Professional Editor Reveals Trade Secrets @ KWG 9/16/17 Workshop

This week, editor and writer, Cathy Kodra, reflects on what her editing workshop means to her and her participants:

DND: As a writer why do you attend workshops led by other writers?

C. KODRA: Attending workshops is a fabulous way to network with other writers and learn from the presenters and other participants. No matter what workshops I’ve attended, each time I come away with some new knowledge and skill as well as with several new friendships and collaborations. And maybe the most important thing I always leave with is an even greater inspiration to write.

DND: What are two or more key skills or concepts you hope your participants gain from your workshop?

C. KODRA: I want participants to understand that they can go a long way in revising their own writing. With an understanding of the tools for both macro- and micro-editing, writers can greatly improve their work so that it’s ready for professional eyes (an editor or publisher). The other thing I hope is that participants will become risk takers. We all make mistakes, we all can improve our writing, and everyone should feel safe, supported, and inspired in the workshop environment.

DND:  In a sentence, what is the contrast, slight or significant, between the writer’s mindset and the editors?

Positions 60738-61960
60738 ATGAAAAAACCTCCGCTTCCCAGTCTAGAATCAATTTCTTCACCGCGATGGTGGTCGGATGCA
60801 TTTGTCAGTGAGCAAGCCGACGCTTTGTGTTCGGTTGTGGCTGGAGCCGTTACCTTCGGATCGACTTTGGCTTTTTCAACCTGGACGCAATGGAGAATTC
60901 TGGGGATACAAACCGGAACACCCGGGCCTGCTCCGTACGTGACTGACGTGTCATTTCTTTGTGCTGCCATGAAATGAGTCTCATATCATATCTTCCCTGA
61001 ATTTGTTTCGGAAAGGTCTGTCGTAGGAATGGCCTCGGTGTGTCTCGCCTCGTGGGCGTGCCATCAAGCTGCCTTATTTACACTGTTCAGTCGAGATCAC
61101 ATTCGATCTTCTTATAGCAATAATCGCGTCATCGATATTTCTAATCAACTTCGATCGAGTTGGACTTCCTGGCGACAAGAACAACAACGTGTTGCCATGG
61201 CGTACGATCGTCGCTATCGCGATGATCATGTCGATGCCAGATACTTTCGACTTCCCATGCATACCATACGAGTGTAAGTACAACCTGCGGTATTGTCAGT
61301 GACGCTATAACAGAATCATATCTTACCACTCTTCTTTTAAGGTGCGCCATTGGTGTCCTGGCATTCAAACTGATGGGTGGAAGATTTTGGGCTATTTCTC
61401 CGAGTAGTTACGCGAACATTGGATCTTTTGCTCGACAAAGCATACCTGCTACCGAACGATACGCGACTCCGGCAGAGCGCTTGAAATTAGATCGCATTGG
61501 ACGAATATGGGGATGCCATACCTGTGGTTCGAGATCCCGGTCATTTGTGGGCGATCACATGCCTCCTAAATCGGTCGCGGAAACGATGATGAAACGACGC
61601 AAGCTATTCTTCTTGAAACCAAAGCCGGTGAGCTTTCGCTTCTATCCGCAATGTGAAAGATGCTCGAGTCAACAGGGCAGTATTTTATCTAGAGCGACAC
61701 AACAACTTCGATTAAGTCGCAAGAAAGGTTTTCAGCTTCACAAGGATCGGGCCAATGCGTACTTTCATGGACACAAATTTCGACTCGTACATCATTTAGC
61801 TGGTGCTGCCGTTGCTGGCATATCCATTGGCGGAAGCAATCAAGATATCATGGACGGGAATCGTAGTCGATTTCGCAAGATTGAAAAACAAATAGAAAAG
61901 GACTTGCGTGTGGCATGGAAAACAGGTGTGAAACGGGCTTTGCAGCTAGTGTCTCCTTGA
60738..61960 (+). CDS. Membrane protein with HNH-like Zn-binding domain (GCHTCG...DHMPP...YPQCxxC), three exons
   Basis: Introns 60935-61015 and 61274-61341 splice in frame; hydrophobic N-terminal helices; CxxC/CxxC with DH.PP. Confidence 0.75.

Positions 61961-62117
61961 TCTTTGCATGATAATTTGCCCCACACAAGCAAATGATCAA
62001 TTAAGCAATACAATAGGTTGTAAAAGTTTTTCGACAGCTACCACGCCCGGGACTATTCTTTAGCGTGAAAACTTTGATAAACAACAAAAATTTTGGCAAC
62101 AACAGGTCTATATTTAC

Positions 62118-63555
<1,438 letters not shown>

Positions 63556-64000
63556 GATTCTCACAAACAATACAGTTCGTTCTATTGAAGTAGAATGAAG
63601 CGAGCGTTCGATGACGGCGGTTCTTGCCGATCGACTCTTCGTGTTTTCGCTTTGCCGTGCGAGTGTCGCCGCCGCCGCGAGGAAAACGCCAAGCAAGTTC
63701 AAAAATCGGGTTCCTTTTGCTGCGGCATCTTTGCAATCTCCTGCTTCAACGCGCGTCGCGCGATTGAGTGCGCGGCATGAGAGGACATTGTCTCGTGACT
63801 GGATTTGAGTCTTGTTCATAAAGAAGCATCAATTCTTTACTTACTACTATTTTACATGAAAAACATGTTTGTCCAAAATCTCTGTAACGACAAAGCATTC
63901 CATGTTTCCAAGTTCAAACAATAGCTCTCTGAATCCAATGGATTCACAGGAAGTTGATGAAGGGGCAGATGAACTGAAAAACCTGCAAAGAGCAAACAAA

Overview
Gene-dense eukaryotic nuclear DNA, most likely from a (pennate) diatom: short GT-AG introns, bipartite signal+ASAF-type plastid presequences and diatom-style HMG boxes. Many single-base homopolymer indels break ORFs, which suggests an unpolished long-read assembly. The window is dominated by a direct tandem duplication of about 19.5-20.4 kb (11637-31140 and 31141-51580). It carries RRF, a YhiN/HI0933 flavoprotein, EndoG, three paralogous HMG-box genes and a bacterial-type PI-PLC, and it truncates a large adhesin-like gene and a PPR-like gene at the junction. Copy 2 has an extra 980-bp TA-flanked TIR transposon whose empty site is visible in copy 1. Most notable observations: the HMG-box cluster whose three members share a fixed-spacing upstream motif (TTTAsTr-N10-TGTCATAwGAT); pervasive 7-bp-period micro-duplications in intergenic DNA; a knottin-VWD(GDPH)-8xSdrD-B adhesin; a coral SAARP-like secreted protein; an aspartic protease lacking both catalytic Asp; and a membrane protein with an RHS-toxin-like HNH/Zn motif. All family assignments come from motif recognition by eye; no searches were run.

C. KODRA:  The writer’s mindset is creation and completion; the editor’s mindset is bringing that creation and completion as near to perfection as possible.

DND:  Why are these distinctions important for writers?

C. KODRA:  It’s important for a writer to understand that even though a main draft is finished, the work is not. Many writers lose motivation and even interest when they realize much more work is to be done after the initial creation. Often that feeling of discouragement is based on not knowing what to do next. It is my belief that with the proper knowledge and revision tools, the writer can come to welcome and even love (honest!) the stages of revision.

DND: What do you get out of conducting a workshop?

C. KODRA:  So much—it’s always a valued experience. A writing workshop is a wonderful collaboration, and the leader provides appropriate subject matter, materials, and guidance. But everyone learns from everyone else in that situation, and I find that we all leave with much more than we arrived with.


Thank you, Cathy! Have a great workshop!

David Neil Drews, KWG Publicist